The most valuable asset on your plant floor isn’t machinery or products. It’s not data, technology, or patents. It’s the operators who run the plant floor—your workforce. And any hope for increased productivity, quality, or innovation starts with them.
Yet the plant floor is often focused on just keeping up with day-to-day demands. The result? Your workforce—the most vital driver of today’s efficiency and tomorrow’s growth—is under-optimised, under-utilised, and under-valued.
According to the Harvard Business Review, workforce skill “is worth far more to many companies than their tangible assets. Unlike financial and physical ones, intangible assets are hard for competitors to imitate, which makes them a powerful source of sustainable competitive advantage.” (Measuring the Strategic Readiness of Intangible Assets, 2004). This is especially true in the manufacturing sector. According to a survey by Manpower Manufacturing, 90% of manufacturing managers view their workforce as problem-solvers who are key to process improvement and customer satisfaction.
90%of manufacturing managers agreed that “We view our manufacturing workforce as full partners in solving problems, improving processes, and satisfying our customers."
- Manpower Manufacturing Workforce Survey, 2012
So how can you make the most of such an important asset? The key is to find tangible ways to unlock your workforce’s intangible potential. Here are three proven strategies that will enable your people do their jobs more efficiently and with greater productivity—while increasing safety, compliance, and product quality.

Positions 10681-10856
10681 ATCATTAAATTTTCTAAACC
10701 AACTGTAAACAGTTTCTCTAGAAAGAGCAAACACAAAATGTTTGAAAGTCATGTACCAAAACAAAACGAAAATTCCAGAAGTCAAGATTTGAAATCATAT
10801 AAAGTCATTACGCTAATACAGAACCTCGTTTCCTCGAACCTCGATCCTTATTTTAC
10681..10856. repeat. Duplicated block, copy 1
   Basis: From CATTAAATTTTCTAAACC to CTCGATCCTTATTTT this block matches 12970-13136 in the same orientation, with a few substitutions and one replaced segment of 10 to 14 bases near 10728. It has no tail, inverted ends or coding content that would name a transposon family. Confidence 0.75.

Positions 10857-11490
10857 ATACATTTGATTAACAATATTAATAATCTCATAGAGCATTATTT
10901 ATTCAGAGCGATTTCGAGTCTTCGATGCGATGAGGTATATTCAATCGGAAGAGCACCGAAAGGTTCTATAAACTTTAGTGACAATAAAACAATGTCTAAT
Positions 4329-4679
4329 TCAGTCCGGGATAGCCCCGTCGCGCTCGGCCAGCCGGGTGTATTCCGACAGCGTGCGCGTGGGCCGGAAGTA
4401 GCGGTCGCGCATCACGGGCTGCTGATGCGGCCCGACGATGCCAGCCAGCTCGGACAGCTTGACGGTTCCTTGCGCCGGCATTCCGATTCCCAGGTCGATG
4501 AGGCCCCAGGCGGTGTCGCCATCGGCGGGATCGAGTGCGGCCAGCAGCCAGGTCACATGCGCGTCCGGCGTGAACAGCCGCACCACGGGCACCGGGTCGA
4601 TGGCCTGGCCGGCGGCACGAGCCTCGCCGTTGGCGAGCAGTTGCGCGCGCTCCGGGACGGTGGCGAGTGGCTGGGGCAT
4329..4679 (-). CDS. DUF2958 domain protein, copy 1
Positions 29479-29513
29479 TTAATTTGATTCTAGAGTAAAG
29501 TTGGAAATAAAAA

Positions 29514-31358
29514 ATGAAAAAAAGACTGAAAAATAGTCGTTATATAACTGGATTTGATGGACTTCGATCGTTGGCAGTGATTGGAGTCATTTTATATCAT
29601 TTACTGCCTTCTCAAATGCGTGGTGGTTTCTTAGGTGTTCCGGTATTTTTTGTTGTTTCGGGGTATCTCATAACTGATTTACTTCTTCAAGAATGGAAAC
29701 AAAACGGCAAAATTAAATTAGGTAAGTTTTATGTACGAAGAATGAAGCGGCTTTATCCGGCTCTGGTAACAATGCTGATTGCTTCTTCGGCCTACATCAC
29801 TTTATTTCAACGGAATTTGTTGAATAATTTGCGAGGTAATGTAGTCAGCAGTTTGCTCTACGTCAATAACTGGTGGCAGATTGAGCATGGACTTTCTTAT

Increase instruction clarity and streamline communication by establishing a digital thread between Engineering and Manufacturing.
Clear and accurate work instructions—with no latency between Engineering and Manufacturing—are the best way to reduce scrap and efficiently produce high-quality goods.
Traditional work instructions often result in lost productivity and extra scrap. Because non-digital work instructions (such as paper manuals or PDFs) are essentially out-of-date as soon as they’re printed, operators never truly have the most accurate information from Engineering.
Operators waste time struggling to find relevant, up-to-date information. If instructions are missing or unclear, they wait even longer for guidance—or create inconsistent workarounds that deviate from SOP and lead to product variation.
Implement an IoT-based digital thread between Engineering and Manufacturing to ensure that work instructions are always accurate, clear, and created with full operational context. Integration of real-time data from Engineering prevents latency in instruction hand-off and enables in-depth context and clarity. Engineering, Manufacturing, IT, and OT always have clear communication through a digital instruction thread that provides the information they need, right when they need it
With IoT-based digital threads through their work instructions, operators always have an integrated view of:
Reduce silos and training gaps by creating a unified view across your workforce.
74% of survey respondents reported that workforce shortages or skills deficiencies are having a significant impact on their ability to expand operations or improve productivity. When the respondents were asked to look ahead three to five years, they ranked access to a highly skilled, flexible workforce as the single most important factor in their effectiveness—placing it 20 percentage points higher than more tangible factors, such as new product innovation and increased market share.